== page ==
Agency: Department of the Navy
Disposition: Protest Denied
Decided: May 12, 2020
General Counsel P.C. Highlight:
Protest alleging that awardee’s pricing is unbalanced is dismissed where the protester fails to make the threshold showing that one or more of the awardee’s prices was overstated and where the agency reasonably determined that the risk of unbalanced pricing was low.
Summary of Facts
Mancon, LLC protests the award of a contract to Noble Supply and Logistics, Inc. (Noble) under RFP No. N00189-18-R-0007, issued by the Department of the Navy for materials and logistical services. The RFP stated that the proposal would be evaluated under four factors, including price. The total evaluated price was to be calculated by adding the offeror’s proposed prices for: services for each year of performance; test market basket, comprising items commonly sold at the Navy stores in Crane; and the total material price, reflecting discounted commodity groups. In addition, offerors were to include any pricing catalogs they referenced. The RFP instructed that price was to be evaluated for reasonableness and the method of evaluation was “solely within the discretion of the contracting officer.”
The agency received timely proposals from five offerors, including Noble and Mancon. Noble’s proposed price for services was lower than the Independent Government Estimate (IGE) and significantly lower than all the other offerors. Noble’s proposed prices for commodities and discounted commodities were also lower than those of other offerors, and its overall test market basket price was significantly lower than the prices of all the other offerors. Mancon’s proposed price for services was higher than the IGE and similar to those proposed by other offerors. However, the solicitation did not provide for a price realism evaluation and under the fixed-price contract, the contracting officer (CO) noted that “the burden of risk is placed on the contractor to ensure that the requirements of the contract are met at the price proposed.”
The CO then conducted an unbalanced pricing evaluation of Noble’s test market basket items by comparing the unit prices of each item identified in Noble’s test market basket to other offerors’ prices and commercially available pricing. The majority of Noble’s items were lower than the average of the other offerors’ prices, while 8 items were priced higher. After conducting market research, the CO found comparable pricing for five of the 8 items, but was unable to find comparable pricing for the remaining 3. She concluded that “the overall risk of unbalanced pricing is low” and that Noble’s proposal provided the best value to the government. On January 14, 2020, the Navy awarded the contract to Noble and Mancon filed this protest.
Basis of Protest
Mancon asserts that the Navy’s evaluation of Noble’s price proposal was unreasonable because the agency failed to adequately consider the risks posed by Noble’s unbalanced pricing scheme, and its unrealistically low prices.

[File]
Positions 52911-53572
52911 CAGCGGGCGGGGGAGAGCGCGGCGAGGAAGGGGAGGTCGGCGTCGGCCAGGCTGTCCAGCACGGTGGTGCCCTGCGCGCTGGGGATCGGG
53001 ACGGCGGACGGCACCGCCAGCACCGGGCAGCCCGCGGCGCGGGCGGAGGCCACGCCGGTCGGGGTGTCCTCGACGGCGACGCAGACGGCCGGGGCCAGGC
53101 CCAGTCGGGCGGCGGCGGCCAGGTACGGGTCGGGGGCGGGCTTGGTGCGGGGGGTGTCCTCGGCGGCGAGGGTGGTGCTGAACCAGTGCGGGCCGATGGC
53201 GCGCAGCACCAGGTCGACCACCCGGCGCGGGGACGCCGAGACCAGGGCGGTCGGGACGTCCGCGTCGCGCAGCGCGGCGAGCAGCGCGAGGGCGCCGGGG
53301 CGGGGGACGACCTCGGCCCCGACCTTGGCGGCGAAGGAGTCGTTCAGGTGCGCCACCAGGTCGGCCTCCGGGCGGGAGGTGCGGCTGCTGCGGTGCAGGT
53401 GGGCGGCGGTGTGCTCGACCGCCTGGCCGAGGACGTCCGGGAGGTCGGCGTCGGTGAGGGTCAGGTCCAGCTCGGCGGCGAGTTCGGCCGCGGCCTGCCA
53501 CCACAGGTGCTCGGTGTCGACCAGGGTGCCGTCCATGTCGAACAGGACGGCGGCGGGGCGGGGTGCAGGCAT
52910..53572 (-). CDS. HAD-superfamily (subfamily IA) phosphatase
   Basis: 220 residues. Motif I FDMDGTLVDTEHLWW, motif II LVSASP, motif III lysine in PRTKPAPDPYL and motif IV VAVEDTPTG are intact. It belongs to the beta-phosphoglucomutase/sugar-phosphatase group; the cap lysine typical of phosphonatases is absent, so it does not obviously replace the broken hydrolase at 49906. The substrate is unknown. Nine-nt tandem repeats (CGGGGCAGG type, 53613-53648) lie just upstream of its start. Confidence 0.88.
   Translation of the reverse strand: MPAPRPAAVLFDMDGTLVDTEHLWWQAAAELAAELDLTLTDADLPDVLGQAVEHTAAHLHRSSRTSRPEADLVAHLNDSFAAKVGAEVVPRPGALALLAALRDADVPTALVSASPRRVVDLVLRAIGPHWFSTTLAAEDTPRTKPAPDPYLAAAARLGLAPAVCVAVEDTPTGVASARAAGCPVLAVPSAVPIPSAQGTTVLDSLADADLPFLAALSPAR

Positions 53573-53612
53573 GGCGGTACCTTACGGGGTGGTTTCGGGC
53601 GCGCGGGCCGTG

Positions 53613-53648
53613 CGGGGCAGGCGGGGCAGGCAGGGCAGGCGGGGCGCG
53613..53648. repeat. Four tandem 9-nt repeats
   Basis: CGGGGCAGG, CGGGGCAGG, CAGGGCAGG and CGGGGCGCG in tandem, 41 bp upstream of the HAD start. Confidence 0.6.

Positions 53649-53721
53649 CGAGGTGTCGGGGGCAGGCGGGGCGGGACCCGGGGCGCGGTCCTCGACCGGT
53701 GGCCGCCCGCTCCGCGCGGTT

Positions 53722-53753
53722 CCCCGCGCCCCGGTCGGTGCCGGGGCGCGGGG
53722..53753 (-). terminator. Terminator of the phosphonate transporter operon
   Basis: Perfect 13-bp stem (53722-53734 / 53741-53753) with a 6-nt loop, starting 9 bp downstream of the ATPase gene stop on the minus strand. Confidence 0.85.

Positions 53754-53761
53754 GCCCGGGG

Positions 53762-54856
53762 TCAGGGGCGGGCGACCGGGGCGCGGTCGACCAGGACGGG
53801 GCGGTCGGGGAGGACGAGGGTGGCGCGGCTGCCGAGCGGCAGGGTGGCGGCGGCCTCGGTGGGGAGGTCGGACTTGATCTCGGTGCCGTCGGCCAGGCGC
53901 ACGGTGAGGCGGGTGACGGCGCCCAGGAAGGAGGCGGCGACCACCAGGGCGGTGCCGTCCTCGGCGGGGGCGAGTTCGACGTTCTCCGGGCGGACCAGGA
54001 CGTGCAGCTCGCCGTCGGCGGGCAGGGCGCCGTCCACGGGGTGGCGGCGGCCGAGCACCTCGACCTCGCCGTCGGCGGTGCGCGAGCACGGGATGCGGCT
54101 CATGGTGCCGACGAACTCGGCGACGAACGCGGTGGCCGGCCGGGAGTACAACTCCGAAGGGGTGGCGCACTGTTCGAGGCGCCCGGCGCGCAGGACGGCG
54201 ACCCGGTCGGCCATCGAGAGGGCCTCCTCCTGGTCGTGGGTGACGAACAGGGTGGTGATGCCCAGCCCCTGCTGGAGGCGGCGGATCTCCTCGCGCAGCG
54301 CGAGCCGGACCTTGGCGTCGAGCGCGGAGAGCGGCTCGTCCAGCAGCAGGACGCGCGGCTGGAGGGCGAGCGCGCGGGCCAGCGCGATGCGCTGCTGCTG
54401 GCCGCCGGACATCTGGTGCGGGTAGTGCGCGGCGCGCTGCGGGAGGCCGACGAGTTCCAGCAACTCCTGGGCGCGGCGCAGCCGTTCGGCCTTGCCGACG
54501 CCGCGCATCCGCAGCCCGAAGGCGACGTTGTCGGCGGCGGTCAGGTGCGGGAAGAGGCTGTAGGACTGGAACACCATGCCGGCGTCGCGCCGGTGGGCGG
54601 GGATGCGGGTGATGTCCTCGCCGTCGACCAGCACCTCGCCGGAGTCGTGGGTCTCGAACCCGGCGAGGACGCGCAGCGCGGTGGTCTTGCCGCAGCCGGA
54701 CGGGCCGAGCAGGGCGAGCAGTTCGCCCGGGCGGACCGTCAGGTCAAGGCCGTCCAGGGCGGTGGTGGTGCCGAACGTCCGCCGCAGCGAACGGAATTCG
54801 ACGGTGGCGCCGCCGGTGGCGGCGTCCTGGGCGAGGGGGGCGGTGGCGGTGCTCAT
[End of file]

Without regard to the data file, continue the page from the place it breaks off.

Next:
GAO explained that “unbalanced pricing exists where the prices of one or more line items are significantly overstated or understated, despite an acceptable total evaluated price (typically achieved through underpricing of one or more other line items).” GAO noted that “to prevail on an allegation of unbalanced pricing, a protester must show that one or more prices in the allegedly unbalanced proposal are overstated; it is insufficient for a protester to show simply that some line item prices in the proposal are understated.” While both understated and overstated prices are relevant to the existence of unbalanced pricing, the primary risk is the overstatement of prices. Low prices are not improper, do not necessarily provide risk to the Government and do not, in themselves, establish unbalanced pricing.
GAO further explained that “if there is an unbalanced offer, the agency is required to consider the risks to the government that the unbalancing will result in unreasonably high prices during contract performance.” GAO reviews agency determinations regarding unbalanced prices for reasonableness.
Here, while Mancon alleges that Noble’s prices for a few items in its catalog were outrageous, GAO found that the examples provided by Mancon do not concern Noble’s test basket items. The RFP established a price evaluation methodology based on the test market basket and the total material price. The prices in offerors’ catalogs were not part of the evaluation of price, so GAO concluded they cannot form the basis of an unbalanced pricing allegation.
Moreover, GAO found that while Mancon provided a few examples of Noble’s allegedly excessive prices, Mancon’s central allegation is that Noble’s prices were unrealistically low. GAO noted that this argument essentially is challenging the realism of Noble’s prices. However, the RFP did not provide for a price realism evaluation, and “absent a price realism provision, there is nothing objectionable in an offeror’s proposal of low, or even below-cost, prices.” Moreover, the Agency cannot conduct a price realism analysis if the RFP does not provide for this evaluation.
Finally, GAO found that the CO identified and considered the minimal evidence of unbalanced pricing in Noble’s proposal. Specifically, she found that 3 of the 303 items identified in Noble’s test market basket were higher than items proposed by other offerors and concluded they represented an insignificant percentage of the test market basket and “are not expected to place the Government at significant risk of paying unbalanced prices.”
GAO concluded that the Navy satisfied the FAR’s requirements to conduct an unbalanced pricing analysis and reasonably determined that the risk posed to the government was not significant enough to render Noble’s proposal unacceptable.
The GAO denied the protest on this basis.